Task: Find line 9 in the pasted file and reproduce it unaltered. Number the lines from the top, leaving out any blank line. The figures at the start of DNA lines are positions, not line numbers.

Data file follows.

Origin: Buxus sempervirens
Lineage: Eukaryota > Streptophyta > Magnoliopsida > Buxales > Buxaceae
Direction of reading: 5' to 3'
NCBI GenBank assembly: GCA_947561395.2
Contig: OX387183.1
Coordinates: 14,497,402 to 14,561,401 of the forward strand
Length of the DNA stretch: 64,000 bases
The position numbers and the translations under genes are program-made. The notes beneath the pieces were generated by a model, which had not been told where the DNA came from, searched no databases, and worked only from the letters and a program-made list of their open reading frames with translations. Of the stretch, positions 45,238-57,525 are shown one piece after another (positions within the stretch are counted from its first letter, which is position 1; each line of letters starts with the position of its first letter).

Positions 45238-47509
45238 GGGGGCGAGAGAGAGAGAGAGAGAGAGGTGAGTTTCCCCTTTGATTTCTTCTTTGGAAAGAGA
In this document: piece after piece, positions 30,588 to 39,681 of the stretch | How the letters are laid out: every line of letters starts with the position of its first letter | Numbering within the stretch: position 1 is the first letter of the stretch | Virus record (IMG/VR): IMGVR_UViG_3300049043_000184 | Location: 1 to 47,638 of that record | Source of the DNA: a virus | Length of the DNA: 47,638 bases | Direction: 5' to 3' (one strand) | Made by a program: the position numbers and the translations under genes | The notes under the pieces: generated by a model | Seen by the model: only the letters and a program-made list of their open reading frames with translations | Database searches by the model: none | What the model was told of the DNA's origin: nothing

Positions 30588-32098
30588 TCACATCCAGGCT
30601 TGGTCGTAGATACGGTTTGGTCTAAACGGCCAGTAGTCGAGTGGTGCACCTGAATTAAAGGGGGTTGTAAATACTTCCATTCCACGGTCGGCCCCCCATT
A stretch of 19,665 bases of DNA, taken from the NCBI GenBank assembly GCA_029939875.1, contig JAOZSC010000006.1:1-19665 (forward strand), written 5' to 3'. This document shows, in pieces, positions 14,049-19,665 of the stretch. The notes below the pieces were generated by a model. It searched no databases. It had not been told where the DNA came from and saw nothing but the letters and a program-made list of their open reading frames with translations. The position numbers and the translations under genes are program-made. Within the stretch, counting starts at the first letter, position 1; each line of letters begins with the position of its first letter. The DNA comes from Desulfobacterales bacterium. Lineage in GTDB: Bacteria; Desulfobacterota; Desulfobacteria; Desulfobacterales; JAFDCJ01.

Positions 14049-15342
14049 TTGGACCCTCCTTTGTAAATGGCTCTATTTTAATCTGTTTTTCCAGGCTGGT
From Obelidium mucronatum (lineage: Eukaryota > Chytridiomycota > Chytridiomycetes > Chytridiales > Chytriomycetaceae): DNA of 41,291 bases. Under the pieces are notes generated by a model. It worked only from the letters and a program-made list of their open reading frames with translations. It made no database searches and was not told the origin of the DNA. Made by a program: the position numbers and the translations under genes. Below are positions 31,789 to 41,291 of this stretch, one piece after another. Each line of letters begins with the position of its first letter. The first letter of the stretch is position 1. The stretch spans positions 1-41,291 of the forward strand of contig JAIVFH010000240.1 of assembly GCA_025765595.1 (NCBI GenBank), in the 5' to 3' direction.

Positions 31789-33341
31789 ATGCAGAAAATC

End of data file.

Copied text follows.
Positions 45238-47509